The sources of information about the Otherworld are among the most varied in all the lore. In the Book of Invasions there is not much evidence of an Otherworld separate from the land itself. It is only after the worlds are divided between the gods and Spirits, who choose the unseen portions of the worlds, and mortals, who choose the seen, does the Otherworld begin interacting with mortals.
The tales that recount those interactions stretch from very old stories such as the Ulster cycle, through the tales of almost historic high-kings such as Conn and Art Mac Conn, through the folklore that survived in Celtic countries to be collected in the 17th, 18th, and 19th centuries, the so-called Fairy Faith. They show a wide range of influences, from the original Celtic roots to the lore of the Vikings who ruled Erin in the early Middle Ages to the influences of Greek and Roman authors brought to the Celtic lands by learned Christian clerics. The job of sorting out the truly Celtic elements in the tales of the Fairy Faith is an ongoing effort today.
The Otherworld appears in many guises. It may be a chain of beautiful islands far across the western sea, as it appears in the Voyage of Maelduin, or it may be as close as the other side of the ground on which we mortals walk. It is revealed to us as places not unlike our common world, but brighter, stronger, more enduring than any mortal thing, and full of wonders and puzzles. Yet when mortals try to bring the gold, the wonder, of the Otherworlds back into common life it may vanish in the blink of an eye. It is peopled with whole tribes and nations of beings, and with individual powers that are unique. These powers may be aware of mortals, some may be friendly, some enemies.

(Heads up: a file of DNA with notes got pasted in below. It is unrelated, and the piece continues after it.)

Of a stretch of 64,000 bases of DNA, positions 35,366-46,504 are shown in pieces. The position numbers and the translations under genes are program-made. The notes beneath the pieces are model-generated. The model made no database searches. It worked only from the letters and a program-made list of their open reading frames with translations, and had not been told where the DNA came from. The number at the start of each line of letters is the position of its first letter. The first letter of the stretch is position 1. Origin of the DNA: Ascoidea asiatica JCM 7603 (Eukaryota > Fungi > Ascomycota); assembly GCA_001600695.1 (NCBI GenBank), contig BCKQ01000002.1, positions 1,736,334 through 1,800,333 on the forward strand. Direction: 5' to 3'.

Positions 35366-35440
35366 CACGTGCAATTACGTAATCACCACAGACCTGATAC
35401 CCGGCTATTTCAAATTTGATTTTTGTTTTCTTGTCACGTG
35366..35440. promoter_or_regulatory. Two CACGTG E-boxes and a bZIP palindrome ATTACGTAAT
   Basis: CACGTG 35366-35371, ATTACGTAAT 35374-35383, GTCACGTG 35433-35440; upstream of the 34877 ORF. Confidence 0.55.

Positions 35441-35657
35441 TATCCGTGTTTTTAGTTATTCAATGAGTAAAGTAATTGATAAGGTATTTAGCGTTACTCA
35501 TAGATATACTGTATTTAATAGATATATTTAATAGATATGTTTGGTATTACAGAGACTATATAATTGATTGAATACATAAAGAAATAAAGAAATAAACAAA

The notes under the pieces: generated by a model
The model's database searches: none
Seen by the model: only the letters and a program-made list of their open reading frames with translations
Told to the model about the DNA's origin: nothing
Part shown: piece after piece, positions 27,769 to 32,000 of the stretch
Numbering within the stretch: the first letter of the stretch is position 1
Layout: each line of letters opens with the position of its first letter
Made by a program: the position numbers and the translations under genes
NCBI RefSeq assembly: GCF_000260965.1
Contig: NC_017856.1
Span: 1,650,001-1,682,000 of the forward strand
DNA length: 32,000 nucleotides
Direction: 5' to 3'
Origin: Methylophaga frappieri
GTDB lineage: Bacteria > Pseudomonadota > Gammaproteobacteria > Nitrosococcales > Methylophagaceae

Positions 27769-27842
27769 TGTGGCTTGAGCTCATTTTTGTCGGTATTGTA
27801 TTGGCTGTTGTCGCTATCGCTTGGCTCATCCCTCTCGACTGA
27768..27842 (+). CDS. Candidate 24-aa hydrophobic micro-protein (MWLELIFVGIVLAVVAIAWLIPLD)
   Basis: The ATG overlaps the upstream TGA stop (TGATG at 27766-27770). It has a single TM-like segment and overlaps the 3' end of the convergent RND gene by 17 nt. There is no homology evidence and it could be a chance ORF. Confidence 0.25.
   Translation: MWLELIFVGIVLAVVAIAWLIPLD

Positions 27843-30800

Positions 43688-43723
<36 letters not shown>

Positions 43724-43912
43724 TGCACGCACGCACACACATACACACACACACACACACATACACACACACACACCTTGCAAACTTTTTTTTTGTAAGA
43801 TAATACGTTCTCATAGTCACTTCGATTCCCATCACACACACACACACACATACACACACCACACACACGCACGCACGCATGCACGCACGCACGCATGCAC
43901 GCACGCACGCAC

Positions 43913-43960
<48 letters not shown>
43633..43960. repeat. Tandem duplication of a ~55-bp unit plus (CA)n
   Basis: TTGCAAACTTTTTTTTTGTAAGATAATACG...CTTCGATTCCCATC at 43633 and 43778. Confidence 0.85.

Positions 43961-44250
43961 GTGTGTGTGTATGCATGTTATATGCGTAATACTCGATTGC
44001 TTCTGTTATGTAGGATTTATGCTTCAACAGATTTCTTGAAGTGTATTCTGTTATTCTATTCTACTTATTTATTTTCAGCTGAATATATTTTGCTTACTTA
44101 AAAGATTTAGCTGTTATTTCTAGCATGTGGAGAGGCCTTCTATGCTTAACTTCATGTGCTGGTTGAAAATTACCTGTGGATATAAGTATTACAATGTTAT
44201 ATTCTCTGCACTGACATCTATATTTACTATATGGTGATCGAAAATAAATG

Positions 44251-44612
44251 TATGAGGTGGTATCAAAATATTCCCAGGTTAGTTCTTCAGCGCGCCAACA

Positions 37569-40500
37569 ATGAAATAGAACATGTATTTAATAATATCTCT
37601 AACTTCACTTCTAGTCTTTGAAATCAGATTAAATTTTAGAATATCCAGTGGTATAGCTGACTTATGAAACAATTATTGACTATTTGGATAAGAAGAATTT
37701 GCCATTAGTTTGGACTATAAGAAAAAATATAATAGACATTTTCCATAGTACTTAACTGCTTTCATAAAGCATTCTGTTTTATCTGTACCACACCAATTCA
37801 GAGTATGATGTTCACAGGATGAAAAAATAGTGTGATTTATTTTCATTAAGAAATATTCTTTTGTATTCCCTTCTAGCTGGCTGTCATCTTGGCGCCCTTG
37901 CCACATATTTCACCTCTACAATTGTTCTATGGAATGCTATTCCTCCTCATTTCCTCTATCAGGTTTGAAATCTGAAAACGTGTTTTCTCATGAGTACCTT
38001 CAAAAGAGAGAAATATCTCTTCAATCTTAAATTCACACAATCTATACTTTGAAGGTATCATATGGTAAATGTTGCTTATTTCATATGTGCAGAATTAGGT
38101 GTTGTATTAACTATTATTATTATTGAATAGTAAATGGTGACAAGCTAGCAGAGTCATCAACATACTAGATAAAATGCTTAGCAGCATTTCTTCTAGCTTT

The complementary duality between Common World and Otherworld is very important to practical Celtic magic and religion. The balance of relationship between mortals and beings and powers of the Otherworld maintains the earth's fertility, the prosperity of tribes and the spark and joy of human life. It seems likely that a good deal of the work of a Celtic Priest of magician would have been in maintaining and restoring those relationships.
5: Summary and Conclusion
So we might list the primal divisions of the Celtic Cosmos, as currently reconstructed in modern Celtic Paganism, in this way:
- Underworld Power / Chaos of Potential
- Power of Heavens / World Order
- Wild Nature
- Hearth, Town and Temple
- Cosmic Water
- Cosmic Fire
It is easy to list these out in a simple "table of Correspondence". But the reality is more complex. We might say that the first division is into Common and Other worlds. In both of these the Underworld Power and the Power of the Heavens mingle. In both the Underworld and the Heavens the power of Fire and Water appear.
While we can say that Water is most closely associated with the Underworld it certainly appears in the Heavens, and while Fire may be primarily of the Heavens it also manifests in the Underworld. And both Danu and Bel can have both Underworld and Heavenly forms.
In future articles I will describe the Underworld and Heavens model in more detail, as we discuss the further mapping of the Celtic cosmos.
(Ed. note: Special thanks to Matthew Walke for transcribing this article.)